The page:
During the dreadful night that followed, the citizens stood guard and waited on the wounded as best they could. The next morning, their souls were inspired when they saw a wagon approaching in the distance. And according to reports, A. C. Tackett, Bob Whitten, and Theodore Miller, assisted in moving the cowboys, and removing some of the spikes from their bodies. Messengers were also dispatched for Dr. Getzwelder, of old Black Springs in Palo Pinto County, and Dr. Gunn, the U.S. Army surgeon, at Fort Richardson. But it was nearly twenty-four hours after the fight was over, before these surgeons arrived. C. L. (Shap) Carter died the next day after the fight, and his death made the third victim of this battle. About two years later, Jason McClain, who helped move a large herd of cattle over the trail, died in Kansas, and his death was attributed to the wounds received in this battle, which numbered among the most desperate, dangerous, and bloody engagements ever fought on the west Texas frontier.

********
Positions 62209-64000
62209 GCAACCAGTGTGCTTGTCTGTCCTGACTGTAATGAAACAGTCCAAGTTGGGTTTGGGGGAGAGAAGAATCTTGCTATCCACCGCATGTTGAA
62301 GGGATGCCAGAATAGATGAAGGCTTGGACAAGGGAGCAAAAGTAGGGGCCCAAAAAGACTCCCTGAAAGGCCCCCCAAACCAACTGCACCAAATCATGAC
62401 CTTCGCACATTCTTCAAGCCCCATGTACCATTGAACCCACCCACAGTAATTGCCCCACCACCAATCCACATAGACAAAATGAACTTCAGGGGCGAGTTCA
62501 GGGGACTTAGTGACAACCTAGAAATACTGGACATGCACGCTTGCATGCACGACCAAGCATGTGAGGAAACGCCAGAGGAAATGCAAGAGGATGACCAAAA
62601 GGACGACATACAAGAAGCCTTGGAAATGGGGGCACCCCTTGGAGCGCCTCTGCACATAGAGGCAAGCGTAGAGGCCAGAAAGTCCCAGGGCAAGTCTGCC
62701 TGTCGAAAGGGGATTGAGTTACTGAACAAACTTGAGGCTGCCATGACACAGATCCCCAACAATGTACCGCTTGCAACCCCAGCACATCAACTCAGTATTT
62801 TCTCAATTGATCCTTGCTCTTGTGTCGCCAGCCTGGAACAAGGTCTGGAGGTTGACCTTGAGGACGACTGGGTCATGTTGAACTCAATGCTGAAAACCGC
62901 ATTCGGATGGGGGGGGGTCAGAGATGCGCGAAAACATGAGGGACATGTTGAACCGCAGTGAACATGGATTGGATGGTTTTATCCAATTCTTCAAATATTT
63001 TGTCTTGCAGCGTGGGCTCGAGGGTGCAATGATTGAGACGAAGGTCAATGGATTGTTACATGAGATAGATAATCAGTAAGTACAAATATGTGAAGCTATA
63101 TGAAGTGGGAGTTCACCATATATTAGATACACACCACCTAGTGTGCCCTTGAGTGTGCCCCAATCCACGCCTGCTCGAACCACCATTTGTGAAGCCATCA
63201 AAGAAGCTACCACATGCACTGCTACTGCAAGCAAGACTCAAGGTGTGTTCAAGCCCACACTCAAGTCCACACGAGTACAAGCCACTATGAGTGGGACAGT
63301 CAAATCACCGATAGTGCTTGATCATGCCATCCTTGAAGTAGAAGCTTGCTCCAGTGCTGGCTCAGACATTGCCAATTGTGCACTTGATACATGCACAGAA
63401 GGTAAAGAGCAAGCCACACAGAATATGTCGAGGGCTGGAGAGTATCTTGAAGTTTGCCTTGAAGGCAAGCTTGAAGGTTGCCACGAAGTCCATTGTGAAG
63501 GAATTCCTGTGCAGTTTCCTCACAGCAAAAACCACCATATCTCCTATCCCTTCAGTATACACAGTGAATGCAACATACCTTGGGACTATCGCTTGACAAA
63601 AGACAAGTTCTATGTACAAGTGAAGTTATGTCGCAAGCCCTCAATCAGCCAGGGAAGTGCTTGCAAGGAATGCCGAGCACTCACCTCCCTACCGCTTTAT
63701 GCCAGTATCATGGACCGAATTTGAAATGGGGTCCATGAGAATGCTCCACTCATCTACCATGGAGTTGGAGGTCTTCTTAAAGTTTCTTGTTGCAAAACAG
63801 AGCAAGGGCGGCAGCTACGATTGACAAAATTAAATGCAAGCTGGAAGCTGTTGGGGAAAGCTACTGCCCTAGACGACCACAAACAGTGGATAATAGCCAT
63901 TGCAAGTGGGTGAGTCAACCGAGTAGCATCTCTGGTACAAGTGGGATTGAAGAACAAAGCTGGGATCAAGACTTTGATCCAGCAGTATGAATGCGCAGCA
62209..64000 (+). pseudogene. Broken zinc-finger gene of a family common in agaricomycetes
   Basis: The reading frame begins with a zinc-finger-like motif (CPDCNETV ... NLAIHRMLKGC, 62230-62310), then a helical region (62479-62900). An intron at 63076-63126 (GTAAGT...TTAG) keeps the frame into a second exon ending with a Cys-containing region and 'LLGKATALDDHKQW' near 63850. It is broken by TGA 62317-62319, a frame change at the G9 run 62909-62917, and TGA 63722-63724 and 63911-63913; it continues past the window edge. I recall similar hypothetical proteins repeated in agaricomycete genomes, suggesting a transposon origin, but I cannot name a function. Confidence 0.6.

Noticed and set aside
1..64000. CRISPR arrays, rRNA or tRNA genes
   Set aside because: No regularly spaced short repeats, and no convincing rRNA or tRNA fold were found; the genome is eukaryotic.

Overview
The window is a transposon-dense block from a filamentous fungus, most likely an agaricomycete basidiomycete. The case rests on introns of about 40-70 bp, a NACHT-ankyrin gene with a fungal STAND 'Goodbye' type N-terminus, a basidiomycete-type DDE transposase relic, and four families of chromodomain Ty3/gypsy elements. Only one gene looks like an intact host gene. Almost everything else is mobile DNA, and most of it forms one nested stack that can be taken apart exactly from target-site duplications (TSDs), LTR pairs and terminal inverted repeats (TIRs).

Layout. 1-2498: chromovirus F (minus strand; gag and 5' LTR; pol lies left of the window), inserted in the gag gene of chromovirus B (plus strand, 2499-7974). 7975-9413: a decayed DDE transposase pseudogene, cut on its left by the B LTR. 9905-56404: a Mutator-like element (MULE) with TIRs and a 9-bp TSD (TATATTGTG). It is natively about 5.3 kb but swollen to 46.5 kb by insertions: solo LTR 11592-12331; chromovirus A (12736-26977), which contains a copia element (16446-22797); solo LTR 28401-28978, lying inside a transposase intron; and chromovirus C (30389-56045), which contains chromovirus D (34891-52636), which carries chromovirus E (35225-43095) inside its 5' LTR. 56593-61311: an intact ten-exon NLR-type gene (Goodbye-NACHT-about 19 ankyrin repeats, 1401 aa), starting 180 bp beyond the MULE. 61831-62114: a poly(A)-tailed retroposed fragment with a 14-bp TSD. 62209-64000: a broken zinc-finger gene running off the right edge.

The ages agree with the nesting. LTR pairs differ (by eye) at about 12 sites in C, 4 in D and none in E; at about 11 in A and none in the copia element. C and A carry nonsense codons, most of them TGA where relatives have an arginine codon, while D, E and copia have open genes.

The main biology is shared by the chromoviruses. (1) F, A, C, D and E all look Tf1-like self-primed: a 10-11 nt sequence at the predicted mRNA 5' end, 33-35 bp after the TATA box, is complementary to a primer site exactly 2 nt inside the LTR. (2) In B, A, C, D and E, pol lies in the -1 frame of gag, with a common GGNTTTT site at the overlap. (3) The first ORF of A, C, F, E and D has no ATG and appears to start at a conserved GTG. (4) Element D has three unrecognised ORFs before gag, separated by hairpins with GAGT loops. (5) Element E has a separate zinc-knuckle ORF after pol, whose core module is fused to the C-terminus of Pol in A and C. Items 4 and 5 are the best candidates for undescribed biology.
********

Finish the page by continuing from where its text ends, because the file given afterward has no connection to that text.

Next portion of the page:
Note: Author personally interviewed: A. C. George, and L. L. Tackett; John Marlin; Henry Williams; Mann Johnson; J. B. Terrell; F. M. (Babe) Williams; Uncle Pink Brooks; A. M. Lasater; James Wood; B. L. Ham; Mrs. H. G. Taylor; E. K. Taylor; Mrs. Huse Bevers; Mrs. Jerry Hart; and several others who lived on the frontier at the time.

      Further Ref: History of Young Co., by Judge P. A. Martin, as published in the Graham paper, and W. C. Kutch's own account of this fight, as published in the Star-Telegram and Graham paper. Clippings from these papers were furnished by J. B. Terrell, but we are unable to supply the dates.

Overland Stage Near Salt Creek

On May 31, 1870 the Overland Stage was attacked near Salt Creek, eight miles east of the old Fort Belknap. The driver was killed and the mail was carried off. From signs of the body, evidently death was caused by bullets. The Indians were believed to have been Kiowas.